Scarring And Workers’ Compensation: Myth Vs. Truth (Part 2)

Today’s post comes from guest author Ryan Benharris from Deborah G. Kohl Law Offices.

Last week we posted on some of the myths and truths around scarring and your workers’ compensation claim. Today we have a few more things that you should know about this important topic.

MYTH: “I have to wait several years before I can collect payment for a scar.”

TRUTH: The law requires you to wait only six (6) months before you can collect payment for a scar. This is considered ample time for the scarring to be considered at maximum medical improvement. Never, ever wait to report a cut or burn to your employer. Even if you are able to continue working, you should tell your boss immediately about the injury. You should seek representation as soon as possible as well.

MYTH: “It’s just a cut. It’s not that bad. I don’t need professional medical treatment.”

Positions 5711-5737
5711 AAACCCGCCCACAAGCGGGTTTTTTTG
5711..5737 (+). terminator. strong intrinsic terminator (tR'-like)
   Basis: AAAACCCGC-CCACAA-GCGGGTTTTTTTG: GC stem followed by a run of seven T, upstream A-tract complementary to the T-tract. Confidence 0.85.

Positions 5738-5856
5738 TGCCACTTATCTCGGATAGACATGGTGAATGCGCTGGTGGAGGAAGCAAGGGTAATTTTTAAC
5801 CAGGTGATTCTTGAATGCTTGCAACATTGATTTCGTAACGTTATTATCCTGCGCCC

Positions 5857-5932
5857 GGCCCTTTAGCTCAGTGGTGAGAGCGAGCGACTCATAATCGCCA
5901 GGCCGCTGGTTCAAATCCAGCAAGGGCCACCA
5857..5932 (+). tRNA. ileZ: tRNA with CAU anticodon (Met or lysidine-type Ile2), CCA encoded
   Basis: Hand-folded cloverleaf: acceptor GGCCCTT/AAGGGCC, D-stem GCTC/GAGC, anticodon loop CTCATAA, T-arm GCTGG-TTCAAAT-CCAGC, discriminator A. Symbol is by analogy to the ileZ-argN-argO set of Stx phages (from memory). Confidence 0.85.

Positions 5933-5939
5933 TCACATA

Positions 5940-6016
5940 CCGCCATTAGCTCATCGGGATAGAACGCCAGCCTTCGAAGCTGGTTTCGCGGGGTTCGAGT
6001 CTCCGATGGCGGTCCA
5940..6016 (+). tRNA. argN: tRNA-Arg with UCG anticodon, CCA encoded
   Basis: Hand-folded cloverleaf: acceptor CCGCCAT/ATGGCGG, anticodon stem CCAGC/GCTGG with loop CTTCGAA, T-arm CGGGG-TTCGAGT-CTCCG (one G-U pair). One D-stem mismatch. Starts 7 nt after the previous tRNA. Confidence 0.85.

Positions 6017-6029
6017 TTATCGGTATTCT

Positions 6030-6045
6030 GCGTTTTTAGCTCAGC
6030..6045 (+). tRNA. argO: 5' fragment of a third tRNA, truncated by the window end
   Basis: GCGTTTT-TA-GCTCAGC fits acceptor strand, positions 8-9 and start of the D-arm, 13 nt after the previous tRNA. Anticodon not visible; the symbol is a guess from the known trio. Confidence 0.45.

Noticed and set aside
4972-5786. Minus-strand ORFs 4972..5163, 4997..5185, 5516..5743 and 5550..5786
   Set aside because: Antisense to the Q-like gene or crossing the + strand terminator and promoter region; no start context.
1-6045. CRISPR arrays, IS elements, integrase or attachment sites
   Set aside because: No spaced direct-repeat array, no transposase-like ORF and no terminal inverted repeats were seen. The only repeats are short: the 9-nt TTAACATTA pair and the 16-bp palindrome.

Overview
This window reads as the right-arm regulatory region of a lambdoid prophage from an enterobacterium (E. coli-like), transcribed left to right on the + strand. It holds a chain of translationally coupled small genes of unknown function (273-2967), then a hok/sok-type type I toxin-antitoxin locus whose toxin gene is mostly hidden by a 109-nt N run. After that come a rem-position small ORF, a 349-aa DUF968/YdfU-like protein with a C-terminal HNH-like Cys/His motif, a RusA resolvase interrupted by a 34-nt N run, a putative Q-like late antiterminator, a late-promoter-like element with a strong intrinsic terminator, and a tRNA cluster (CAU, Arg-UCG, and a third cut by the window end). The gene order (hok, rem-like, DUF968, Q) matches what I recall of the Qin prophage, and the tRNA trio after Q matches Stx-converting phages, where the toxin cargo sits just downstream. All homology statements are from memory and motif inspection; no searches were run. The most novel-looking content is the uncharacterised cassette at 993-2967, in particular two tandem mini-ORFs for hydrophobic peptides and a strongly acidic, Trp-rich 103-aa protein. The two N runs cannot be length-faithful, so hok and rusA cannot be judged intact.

TRUTH: Cuts and burns, if left unattended, can lead to serious medical conditions. We recently had a client who worked in the food service industry. He waited several weeks after he cut his hand with a knife to seek professional medical attention at a local hospital. Initially he thought that the cut would heal on its own if he treated it with antibiotic ointment and bandages. After several weeks of the cut not healing, he finally sought medical attention at his local emergency room. The hospital immediately referred him out for an evaluation with a hand surgeon as an infection had spread in the cut and the wound became gangrenous. The reality is that if the injured worker had sought medical attention immediately, his situation would likely not have turned as grave.

Scarring and disfigurement is a very important part of the Worker’s Compensation Statute. A scar is almost always a permanent reminder of an injury sustained at work. Your boss won’t have to live the rest of his or her walking around showing others a constant reminder of what happened; you will. You have an absolute right to be compensated for the physical damage it caused. It’s hardly a souvenir.